Waters, Zee, Doc, and Red rise from the grass as Navy helicopters land in Cameroon, opposite the Nigerian border crossing. Rhodes arrives and orders the gate open, letting in the SEALs and the refugees. They are then escorted onto the helicopters.
Rhodes promises Waters that he will recover the bodies of Waters’ men. Kendricks bids tearful farewells to her Nigerian friends and flies away in a helicopter while comforting Waters, watching as Arthur is surrounded by his people proclaiming their freedom.
The movie ends with, “The only thing necessary for the triumph of evil is for good men to do nothing” quote attributed to Edmund Burke.
Despite there not being much dialogue, this is a beautifully shot, tense, well-paced action film. Roger Ebert described this movie better than I can, so I’ll quote him here:
“Tears of the Sun is a film constructed out of rain, cinematography and the face of Bruce Willis. These materials are sufficient to build a film almost as good as if there had been a better screenplay.”
My suspicion is that the audience at the time, and also today, will view this film through the lens of how they view the American military’s interventionism around the world. The depiction within the film is positive. Navy SEALs rescue an American citizen (the beautiful Dr. Lena Kendricks played by Monica Bellucci) but decide on the fly to expand the mission to save also around seventy Nigerians who are likely going to be killed if they are left behind. They learn during the rescue operation that one of the members of the expanded mission is the son – believed previously to be dead – of the recently assassinated President of the country. The mission thus has an initially unintended direct political element. As a result, the effort given by the opposing faction to prevent the SEALs from getting this group out of country is great, ultimately leading to many of the American troops dying. Within the context of the story, it is easy to view this intervention as good and heroic. However, the whole thing calls to mind the ethics (legal and moral) of intervening in another country’s fight.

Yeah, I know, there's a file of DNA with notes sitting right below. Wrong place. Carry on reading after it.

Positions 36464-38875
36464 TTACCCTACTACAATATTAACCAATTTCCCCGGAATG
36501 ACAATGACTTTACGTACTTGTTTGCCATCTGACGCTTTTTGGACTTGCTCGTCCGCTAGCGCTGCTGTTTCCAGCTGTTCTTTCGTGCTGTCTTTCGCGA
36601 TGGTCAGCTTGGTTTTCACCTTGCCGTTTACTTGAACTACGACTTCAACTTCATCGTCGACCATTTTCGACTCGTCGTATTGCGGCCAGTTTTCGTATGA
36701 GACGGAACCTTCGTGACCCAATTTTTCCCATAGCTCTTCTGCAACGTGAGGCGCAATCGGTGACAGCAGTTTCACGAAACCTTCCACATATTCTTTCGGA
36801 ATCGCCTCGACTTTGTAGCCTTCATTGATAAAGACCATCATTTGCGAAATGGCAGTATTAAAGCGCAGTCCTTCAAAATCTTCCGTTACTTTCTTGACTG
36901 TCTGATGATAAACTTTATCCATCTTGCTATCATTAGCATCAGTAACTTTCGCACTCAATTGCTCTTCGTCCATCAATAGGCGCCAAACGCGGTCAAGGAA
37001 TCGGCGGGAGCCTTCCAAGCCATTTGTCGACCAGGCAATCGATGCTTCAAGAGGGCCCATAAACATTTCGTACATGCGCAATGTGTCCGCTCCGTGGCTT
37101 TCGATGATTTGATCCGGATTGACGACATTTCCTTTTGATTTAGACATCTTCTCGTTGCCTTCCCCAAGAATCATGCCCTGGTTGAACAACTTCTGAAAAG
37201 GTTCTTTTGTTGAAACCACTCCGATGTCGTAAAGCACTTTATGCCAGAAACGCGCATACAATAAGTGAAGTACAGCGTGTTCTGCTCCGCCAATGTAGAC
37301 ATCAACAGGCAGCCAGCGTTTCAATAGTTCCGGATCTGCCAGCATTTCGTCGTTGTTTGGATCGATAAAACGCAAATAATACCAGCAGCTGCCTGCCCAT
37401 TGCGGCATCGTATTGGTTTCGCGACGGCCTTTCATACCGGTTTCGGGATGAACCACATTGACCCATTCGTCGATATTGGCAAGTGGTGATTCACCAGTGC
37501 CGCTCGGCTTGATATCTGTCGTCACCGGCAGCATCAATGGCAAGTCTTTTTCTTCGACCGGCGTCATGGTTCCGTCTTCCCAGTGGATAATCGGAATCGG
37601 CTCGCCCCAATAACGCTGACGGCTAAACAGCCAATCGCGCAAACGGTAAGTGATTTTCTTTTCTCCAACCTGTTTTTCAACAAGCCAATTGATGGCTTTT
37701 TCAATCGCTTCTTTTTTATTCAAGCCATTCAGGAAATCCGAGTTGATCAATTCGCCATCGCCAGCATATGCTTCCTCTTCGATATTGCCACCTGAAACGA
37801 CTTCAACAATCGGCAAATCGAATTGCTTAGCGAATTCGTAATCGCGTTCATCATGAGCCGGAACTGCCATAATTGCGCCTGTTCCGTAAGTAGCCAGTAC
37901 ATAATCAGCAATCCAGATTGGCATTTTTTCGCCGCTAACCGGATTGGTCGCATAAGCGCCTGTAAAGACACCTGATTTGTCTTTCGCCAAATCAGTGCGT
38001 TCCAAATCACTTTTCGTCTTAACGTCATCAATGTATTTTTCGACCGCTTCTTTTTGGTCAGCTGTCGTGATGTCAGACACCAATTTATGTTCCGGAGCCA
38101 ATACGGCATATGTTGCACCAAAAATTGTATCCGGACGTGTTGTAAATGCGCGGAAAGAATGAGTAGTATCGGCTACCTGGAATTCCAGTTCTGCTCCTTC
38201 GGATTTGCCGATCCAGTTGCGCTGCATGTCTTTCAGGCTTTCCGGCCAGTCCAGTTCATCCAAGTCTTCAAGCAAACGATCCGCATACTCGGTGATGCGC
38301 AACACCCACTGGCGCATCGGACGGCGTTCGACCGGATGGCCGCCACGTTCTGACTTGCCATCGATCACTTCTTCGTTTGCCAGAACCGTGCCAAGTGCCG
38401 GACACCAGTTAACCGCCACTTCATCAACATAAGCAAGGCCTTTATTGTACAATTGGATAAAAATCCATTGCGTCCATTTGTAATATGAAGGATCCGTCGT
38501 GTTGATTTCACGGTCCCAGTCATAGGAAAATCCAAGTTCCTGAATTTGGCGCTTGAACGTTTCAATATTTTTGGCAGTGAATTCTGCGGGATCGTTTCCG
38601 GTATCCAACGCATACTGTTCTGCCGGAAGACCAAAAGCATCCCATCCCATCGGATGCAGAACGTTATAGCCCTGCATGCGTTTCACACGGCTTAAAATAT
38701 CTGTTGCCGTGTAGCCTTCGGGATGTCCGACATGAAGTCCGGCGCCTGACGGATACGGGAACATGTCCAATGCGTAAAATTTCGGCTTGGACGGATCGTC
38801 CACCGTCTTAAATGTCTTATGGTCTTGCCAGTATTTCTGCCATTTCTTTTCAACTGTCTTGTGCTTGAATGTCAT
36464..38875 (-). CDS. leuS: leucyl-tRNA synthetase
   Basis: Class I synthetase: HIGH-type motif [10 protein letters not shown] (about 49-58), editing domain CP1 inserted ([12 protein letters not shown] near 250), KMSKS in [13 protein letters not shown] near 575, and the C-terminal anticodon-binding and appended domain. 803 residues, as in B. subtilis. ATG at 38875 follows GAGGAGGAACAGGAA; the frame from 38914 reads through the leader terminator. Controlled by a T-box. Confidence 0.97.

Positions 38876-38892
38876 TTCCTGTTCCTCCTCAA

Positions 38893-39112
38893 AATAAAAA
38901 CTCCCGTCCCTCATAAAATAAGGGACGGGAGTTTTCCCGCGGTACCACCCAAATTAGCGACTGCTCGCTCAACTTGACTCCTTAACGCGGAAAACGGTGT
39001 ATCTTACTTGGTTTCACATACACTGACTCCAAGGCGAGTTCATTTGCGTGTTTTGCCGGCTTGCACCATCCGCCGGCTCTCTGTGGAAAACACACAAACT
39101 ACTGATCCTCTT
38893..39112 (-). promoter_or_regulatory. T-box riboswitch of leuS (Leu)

I like being made to think, and having my own views challenged, and this film succeeds in doing that. American citizens have grappled with how to use our country’s military power for decades. If the USA intervenes in a foreign situation, that choice is often met with international derision (at least in some quarters.) If the USA fails to intervene, often that is also met with anger and condemnation (current examples include Ukraine and Israel.) The international community rarely speaks with one voice, and it is often the case that public opinion changes to whatever the opposite happens to be of what the Americans have decided. Complicating matters further, powerful elements within the United States financially profit from war-fighting, and sometimes seem to seek out (or create whole cloth) opportunities for said war-fighting. As a U.S. citizen then, parsing the various propaganda from multiple directions, alongside a desire to do and act wisely in the world, is an almost impossible task. How does a powerful country use its strength wisely? How do the citizens of that country obtain enough unmanipulated information to knowledgably press its leaders to use their power wisely? The answers are easier when they’re academic rather than put into practice. Tears of the Sun thus becomes polarizing inasmuch as it takes a side, at least in a hypothetical situation.
The story itself is based loosely on a mission of the Canadian Joint Task Force Two (JTF2) that took place in Colombia. Are the bigger picture questions raised by the film less present if the film had been about Canadian troops?
Setting questions of ethics and philosophy aside, if you’re someone who just likes an action / war movie, or Bruce Willis, this one is excellent. The first quarter of the film is quiet, beautifully shot, with limited dialogue. The quiet actually builds the tension. During the race to the border, tension builds at a steady pace, culminating in an emotional, brutal shootout. The high volume of well acted joy and grief, among the people who eventually reach safety, will put you forcefully in your feelings.
In conclusion I enjoyed the movie on its own merits. It’s visually stunning, well-paced, well-acted, and it delivers an emotional punch. I also appreciated it as a vehicle for making me think a bit more deeply about bigger picture issues.
Have you seen Tears of the Sun? If so, what did you think?